HARRISBURG – Attorney General Josh Shapiro today announced the arrests of Allegheny County care providers August Young and Erik Walker for assaulting an individual with intellectual disabilities.
Young and Walker were direct support counselors employed by Taylor Maleski Home, LLC, an organization that provides supportive home services to individuals with intellectual disabilities in Allegheny, Indiana and Westmoreland counties. During the investigation, agents from the Office of Attorney General’s Medicaid Fraud Control Section and the North Versailles Police Department found that on the evening of November 2, 2021, Young and Walker assaulted an individual in their care with a metal rod. Neither Young nor Walker reported the incident, and the resident’s injuries were not discovered for two days until he complained of pain to another direct support counselor who discovered severe bruising and reported the incident. After the report was made, the resident was taken to a hospital for medical treatment where the resident’s testical was removed as a result of the injury.
“These defendants were trusted with the safety and well-being of their residents, but instead inflicted severe harm toward a person with intellectual disabilities in their care,” said AG Shapiro. “My office is committed to protecting all care-dependent Pennsylvanians, and we will hold these individuals accountable for their actions.”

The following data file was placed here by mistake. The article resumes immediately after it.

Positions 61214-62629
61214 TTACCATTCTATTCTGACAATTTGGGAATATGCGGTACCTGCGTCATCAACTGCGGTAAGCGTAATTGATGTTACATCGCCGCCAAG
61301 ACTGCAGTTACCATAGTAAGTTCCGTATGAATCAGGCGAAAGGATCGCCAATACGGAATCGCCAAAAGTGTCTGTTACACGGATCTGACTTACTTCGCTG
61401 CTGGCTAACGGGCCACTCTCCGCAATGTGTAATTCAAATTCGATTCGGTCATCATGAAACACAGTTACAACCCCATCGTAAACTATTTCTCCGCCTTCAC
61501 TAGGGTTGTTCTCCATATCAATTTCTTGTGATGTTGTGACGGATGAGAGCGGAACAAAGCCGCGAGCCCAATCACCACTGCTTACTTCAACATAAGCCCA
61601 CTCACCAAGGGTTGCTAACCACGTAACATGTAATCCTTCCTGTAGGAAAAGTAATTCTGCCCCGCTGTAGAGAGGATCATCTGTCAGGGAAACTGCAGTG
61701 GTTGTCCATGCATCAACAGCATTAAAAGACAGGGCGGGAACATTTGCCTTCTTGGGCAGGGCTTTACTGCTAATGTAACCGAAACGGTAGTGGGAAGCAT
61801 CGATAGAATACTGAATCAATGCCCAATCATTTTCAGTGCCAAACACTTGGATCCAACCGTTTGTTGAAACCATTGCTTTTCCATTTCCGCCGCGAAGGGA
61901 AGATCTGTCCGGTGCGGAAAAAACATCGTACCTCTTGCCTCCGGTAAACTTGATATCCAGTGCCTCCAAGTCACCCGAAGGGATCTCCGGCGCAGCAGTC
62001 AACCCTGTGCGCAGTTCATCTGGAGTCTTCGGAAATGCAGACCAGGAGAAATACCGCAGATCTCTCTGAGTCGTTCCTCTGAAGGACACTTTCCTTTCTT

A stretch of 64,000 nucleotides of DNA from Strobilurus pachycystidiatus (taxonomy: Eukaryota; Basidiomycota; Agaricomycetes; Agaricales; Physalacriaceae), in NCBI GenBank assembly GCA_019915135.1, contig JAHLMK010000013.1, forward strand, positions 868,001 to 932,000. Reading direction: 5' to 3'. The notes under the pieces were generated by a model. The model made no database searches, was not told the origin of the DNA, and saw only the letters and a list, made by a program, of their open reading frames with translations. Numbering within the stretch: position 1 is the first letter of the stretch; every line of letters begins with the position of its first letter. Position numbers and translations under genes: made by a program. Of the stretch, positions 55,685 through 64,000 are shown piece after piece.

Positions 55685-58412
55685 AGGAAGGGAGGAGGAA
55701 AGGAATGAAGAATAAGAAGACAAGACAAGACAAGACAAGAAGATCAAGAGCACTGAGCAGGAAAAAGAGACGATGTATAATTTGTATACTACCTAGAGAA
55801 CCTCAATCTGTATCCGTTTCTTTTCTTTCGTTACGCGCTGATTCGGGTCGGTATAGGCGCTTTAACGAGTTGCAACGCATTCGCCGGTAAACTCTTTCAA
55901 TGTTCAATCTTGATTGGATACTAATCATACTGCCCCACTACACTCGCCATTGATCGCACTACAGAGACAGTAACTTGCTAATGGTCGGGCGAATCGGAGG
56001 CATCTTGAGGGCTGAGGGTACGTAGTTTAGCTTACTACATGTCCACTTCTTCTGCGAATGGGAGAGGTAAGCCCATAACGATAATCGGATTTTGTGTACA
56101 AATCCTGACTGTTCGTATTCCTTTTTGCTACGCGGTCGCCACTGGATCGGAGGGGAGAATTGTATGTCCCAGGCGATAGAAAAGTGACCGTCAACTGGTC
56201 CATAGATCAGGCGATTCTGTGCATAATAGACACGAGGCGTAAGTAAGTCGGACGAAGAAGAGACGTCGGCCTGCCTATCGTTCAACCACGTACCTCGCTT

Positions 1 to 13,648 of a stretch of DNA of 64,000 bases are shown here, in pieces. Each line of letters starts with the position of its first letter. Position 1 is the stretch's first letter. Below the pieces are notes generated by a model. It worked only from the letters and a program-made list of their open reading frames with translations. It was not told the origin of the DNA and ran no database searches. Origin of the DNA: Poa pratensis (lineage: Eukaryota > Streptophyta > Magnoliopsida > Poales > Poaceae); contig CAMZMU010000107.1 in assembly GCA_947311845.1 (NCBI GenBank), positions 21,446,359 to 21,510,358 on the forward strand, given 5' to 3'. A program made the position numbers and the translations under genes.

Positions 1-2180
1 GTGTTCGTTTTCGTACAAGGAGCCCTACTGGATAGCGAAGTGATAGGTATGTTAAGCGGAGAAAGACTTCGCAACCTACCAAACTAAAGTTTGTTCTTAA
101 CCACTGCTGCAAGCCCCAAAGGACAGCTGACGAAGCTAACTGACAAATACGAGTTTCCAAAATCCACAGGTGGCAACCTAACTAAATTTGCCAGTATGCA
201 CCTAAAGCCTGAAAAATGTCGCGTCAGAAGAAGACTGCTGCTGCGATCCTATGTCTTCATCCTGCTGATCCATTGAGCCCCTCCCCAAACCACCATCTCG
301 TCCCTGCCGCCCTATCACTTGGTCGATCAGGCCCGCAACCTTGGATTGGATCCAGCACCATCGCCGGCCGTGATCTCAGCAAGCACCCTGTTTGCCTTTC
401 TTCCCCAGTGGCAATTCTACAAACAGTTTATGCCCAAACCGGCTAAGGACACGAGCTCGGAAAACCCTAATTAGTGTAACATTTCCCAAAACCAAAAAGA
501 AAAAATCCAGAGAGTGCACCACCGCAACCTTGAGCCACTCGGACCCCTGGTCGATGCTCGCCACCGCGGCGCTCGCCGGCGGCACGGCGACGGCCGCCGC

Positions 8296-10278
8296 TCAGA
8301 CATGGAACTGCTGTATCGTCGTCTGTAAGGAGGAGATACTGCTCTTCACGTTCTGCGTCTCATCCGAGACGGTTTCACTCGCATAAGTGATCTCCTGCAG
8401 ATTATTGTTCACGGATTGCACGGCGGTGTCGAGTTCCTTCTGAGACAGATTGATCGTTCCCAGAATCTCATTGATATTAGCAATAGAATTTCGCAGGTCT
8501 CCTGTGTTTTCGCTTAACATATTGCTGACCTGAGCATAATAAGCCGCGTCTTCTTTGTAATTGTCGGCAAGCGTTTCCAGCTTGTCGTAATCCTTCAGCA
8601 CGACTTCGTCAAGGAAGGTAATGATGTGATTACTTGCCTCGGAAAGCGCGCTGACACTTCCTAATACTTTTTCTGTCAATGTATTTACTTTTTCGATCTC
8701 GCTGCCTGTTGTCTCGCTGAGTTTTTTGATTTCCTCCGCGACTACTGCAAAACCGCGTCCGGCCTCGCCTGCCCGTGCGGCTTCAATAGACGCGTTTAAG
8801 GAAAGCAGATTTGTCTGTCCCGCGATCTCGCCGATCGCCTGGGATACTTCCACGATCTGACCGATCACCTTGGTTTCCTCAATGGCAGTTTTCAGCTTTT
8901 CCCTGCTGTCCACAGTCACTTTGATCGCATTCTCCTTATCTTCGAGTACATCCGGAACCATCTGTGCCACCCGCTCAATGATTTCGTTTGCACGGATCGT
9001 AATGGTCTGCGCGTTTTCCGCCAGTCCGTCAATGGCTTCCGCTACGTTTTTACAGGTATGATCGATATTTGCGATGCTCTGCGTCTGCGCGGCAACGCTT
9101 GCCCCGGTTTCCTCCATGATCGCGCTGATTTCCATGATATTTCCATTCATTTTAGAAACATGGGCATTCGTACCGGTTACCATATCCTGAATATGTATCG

Following a referral from the Pennsylvania Department of Human Services Office of Developmental Programs, the Office of the Attorney General Medicaid Fraud Control Section and the North Versailles Police Department investigated the incident. Due to the improper use of discipline, Young has been charged with Neglect of a Care-Dependent Person, Aggravated Assault, Abuse of a Care-Dependent Person, Recklessly Endangering Another Person and Conspiracy. Erik Walker has been charged with Neglect of a Care-Dependent Person, Recklessly Endangering Another Person, and Conspiracy.
All charges are accusations. The defendants are innocent unless and until proven guilty.
The Pennsylvania Medicaid Fraud Control Unit receives 75 percent of its funding from the U.S. Department of Health and Human Services under a grant award totaling $9,133,920 for Federal fiscal year (FY) 2022. The remaining 25 percent, totaling $3,044,638 for FY 2022, is funded by Pennsylvania.
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